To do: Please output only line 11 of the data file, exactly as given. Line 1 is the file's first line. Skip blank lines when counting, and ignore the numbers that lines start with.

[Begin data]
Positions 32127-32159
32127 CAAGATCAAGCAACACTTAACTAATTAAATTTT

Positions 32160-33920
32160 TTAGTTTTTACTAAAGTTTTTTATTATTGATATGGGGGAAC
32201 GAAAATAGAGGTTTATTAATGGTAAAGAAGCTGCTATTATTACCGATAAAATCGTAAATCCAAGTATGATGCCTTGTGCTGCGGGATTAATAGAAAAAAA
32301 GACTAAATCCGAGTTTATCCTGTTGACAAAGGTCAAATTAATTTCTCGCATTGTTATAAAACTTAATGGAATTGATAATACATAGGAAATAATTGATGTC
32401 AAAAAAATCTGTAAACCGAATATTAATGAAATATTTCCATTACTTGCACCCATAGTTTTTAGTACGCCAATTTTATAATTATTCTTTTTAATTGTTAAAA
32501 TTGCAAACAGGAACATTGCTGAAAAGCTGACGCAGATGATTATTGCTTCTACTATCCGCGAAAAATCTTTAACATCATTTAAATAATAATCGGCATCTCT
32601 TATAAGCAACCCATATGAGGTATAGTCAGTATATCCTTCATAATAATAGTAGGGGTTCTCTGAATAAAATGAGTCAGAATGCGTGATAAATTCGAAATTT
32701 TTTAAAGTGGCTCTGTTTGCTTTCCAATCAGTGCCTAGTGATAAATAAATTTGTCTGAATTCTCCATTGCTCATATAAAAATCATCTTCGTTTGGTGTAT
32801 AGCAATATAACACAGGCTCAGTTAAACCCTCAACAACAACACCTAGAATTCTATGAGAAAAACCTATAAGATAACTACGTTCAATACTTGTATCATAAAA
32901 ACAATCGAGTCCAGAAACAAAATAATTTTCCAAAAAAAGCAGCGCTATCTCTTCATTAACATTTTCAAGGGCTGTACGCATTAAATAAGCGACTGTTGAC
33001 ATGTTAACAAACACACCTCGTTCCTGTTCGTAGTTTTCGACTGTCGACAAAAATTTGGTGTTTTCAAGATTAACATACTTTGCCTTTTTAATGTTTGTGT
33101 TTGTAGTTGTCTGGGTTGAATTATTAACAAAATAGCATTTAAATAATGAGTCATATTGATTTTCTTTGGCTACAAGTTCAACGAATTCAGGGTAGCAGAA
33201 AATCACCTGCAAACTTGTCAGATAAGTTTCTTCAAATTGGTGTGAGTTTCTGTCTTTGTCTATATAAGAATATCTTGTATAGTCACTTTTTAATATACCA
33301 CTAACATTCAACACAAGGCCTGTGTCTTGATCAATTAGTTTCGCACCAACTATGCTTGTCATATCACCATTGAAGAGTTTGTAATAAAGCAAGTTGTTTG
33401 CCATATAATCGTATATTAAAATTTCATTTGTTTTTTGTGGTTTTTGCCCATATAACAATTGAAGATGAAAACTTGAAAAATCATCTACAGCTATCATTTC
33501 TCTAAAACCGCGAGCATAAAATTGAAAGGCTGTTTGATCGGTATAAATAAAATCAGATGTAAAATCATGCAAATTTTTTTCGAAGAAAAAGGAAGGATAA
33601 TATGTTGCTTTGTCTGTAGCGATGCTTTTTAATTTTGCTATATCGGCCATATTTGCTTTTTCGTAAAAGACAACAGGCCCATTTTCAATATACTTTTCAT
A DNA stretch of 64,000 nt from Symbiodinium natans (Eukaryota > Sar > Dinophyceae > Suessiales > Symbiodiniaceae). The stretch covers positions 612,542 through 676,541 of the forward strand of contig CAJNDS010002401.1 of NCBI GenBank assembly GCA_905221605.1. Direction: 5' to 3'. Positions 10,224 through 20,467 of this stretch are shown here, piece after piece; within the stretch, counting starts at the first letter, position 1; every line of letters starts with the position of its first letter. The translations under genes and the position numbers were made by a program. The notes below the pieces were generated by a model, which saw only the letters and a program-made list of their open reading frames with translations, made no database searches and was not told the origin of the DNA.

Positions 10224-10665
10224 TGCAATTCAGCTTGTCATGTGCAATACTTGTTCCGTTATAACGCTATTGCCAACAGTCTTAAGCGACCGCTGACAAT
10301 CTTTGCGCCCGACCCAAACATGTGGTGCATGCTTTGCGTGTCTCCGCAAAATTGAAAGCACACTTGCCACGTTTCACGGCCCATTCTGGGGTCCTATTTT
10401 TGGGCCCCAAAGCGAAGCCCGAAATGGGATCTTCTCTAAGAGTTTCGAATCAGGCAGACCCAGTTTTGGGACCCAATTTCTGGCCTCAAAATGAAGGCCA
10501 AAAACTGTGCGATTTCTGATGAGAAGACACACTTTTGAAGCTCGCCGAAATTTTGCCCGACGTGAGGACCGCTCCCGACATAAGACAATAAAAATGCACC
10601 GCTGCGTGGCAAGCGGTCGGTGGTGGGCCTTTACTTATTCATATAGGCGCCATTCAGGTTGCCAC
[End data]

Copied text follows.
32801 AGCAATATAACACAGGCTCAGTTAAACCCTCAACAACAACACCTAGAATTCTATGAGAAAAACCTATAAGATAACTACGTTCAATACTTGTATCATAAAA